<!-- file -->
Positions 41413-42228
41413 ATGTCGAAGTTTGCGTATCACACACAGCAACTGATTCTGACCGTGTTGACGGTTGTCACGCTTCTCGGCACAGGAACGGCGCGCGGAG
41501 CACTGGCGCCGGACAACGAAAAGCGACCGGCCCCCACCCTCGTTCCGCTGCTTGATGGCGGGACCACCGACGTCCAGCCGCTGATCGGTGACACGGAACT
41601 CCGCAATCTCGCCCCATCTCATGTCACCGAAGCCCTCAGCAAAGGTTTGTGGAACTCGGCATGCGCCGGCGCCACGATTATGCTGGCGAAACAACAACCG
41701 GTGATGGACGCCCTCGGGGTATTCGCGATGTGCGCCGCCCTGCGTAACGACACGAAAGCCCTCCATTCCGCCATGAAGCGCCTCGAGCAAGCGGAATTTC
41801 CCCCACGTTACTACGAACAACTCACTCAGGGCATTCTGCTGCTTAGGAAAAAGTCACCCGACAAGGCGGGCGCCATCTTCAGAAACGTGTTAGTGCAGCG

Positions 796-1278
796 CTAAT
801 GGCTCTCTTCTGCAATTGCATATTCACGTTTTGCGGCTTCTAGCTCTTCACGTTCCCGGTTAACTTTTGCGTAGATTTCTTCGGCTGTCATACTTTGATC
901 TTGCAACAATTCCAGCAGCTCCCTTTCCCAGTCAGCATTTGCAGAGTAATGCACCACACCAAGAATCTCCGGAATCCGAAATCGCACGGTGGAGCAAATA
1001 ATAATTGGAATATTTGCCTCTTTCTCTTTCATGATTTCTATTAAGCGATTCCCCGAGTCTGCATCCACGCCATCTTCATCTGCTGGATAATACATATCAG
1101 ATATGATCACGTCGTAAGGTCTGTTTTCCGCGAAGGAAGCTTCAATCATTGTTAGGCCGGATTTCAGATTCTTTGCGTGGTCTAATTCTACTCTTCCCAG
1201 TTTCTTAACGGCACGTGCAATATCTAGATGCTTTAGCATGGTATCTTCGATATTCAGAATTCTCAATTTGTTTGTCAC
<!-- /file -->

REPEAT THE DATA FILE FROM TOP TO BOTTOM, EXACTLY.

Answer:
Positions 41413-42228
41413 ATGTCGAAGTTTGCGTATCACACACAGCAACTGATTCTGACCGTGTTGACGGTTGTCACGCTTCTCGGCACAGGAACGGCGCGCGGAG
41501 CACTGGCGCCGGACAACGAAAAGCGACCGGCCCCCACCCTCGTTCCGCTGCTTGATGGCGGGACCACCGACGTCCAGCCGCTGATCGGTGACACGGAACT
41601 CCGCAATCTCGCCCCATCTCATGTCACCGAAGCCCTCAGCAAAGGTTTGTGGAACTCGGCATGCGCCGGCGCCACGATTATGCTGGCGAAACAACAACCG
41701 GTGATGGACGCCCTCGGGGTATTCGCGATGTGCGCCGCCCTGCGTAACGACACGAAAGCCCTCCATTCCGCCATGAAGCGCCTCGAGCAAGCGGAATTTC
41801 CCCCACGTTACTACGAACAACTCACTCAGGGCATTCTGCTGCTTAGGAAAAAGTCACCCGACAAGGCGGGCGCCATCTTCAGAAACGTGTTAGTGCAGCG

Positions 796-1278
796 CTAAT
801 GGCTCTCTTCTGCAATTGCATATTCACGTTTTGCGGCTTCTAGCTCTTCACGTTCCCGGTTAACTTTTGCGTAGATTTCTTCGGCTGTCATACTTTGATC
901 TTGCAACAATTCCAGCAGCTCCCTTTCCCAGTCAGCATTTGCAGAGTAATGCACCACACCAAGAATCTCCGGAATCCGAAATCGCACGGTGGAGCAAATA
1001 ATAATTGGAATATTTGCCTCTTTCTCTTTCATGATTTCTATTAAGCGATTCCCCGAGTCTGCATCCACGCCATCTTCATCTGCTGGATAATACATATCAG
1101 ATATGATCACGTCGTAAGGTCTGTTTTCCGCGAAGGAAGCTTCAATCATTGTTAGGCCGGATTTCAGATTCTTTGCGTGGTCTAATTCTACTCTTCCCAG
1201 TTTCTTAACGGCACGTGCAATATCTAGATGCTTTAGCATGGTATCTTCGATATTCAGAATTCTCAATTTGTTTGTCAC